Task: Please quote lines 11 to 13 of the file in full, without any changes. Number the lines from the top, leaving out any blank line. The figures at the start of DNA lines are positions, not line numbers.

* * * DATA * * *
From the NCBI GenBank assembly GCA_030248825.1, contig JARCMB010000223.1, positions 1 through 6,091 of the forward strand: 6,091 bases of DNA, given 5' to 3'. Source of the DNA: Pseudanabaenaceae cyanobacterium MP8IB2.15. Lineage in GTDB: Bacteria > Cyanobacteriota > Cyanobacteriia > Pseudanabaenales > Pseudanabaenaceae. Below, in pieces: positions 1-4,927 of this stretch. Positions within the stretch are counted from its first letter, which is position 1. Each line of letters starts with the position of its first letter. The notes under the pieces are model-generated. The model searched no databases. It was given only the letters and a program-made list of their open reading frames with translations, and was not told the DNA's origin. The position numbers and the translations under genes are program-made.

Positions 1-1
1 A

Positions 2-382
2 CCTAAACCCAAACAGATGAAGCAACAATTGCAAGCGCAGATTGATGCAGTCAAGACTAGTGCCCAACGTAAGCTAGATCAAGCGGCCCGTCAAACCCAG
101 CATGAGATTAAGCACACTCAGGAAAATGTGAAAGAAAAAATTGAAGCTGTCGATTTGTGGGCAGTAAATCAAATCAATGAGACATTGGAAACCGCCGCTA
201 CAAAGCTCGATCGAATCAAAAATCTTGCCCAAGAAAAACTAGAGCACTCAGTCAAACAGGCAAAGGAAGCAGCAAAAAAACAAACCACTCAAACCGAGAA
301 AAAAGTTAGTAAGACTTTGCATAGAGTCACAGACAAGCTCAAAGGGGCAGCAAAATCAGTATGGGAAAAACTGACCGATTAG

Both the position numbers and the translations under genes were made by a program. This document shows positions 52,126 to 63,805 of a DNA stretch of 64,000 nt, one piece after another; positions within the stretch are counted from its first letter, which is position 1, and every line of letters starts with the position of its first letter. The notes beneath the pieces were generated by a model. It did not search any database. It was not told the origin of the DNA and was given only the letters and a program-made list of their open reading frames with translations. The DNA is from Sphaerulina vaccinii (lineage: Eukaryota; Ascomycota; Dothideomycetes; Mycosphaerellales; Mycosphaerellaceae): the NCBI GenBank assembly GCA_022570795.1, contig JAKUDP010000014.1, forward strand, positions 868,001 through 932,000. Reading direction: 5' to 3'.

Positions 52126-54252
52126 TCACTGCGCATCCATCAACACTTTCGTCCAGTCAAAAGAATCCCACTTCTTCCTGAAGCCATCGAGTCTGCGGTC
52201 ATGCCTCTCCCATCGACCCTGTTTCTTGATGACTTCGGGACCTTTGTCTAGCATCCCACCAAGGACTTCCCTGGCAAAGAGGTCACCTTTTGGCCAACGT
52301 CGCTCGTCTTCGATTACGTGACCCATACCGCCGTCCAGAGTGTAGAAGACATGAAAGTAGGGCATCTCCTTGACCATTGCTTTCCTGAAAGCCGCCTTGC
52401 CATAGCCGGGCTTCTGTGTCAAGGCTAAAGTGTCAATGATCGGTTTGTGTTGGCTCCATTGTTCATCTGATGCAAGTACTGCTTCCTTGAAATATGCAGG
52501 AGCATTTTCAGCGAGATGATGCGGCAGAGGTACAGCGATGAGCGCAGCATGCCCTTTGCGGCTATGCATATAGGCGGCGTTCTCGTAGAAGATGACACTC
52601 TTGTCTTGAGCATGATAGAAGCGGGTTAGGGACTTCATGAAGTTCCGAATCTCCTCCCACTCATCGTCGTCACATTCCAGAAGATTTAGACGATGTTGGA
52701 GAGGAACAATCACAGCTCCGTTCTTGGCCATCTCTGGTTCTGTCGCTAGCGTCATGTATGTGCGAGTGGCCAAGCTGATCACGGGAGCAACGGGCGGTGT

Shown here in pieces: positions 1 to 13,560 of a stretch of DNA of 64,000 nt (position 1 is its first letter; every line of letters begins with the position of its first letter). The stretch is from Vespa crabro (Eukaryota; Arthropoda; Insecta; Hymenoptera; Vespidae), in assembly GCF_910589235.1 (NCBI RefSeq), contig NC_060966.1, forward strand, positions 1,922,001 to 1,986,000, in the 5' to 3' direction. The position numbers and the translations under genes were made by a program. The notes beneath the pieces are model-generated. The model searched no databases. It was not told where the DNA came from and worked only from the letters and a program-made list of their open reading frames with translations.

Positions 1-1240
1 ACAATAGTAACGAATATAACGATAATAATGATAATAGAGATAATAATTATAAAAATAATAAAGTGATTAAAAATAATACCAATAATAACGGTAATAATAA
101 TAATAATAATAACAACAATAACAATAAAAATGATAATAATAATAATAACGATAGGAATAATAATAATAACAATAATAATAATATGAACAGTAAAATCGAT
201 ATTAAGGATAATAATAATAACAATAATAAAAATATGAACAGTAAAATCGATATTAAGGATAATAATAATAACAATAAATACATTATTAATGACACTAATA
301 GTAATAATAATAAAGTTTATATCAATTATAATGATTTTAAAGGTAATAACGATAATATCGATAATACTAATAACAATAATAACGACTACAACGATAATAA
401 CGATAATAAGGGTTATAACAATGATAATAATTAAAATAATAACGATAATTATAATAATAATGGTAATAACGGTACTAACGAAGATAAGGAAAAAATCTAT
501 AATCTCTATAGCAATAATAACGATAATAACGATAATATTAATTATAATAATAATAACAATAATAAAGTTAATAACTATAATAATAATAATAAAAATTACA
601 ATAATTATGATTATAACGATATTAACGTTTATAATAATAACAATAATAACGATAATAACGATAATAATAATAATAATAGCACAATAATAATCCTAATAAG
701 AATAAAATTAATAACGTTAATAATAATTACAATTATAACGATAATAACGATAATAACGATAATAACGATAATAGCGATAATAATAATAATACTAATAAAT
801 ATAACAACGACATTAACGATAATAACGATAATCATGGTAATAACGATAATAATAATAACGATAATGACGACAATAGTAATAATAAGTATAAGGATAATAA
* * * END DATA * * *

52126 TCACTGCGCATCCATCAACACTTTCGTCCAGTCAAAAGAATCCCACTTCTTCCTGAAGCCATCGAGTCTGCGGTC
52201 ATGCCTCTCCCATCGACCCTGTTTCTTGATGACTTCGGGACCTTTGTCTAGCATCCCACCAAGGACTTCCCTGGCAAAGAGGTCACCTTTTGGCCAACGT
52301 CGCTCGTCTTCGATTACGTGACCCATACCGCCGTCCAGAGTGTAGAAGACATGAAAGTAGGGCATCTCCTTGACCATTGCTTTCCTGAAAGCCGCCTTGC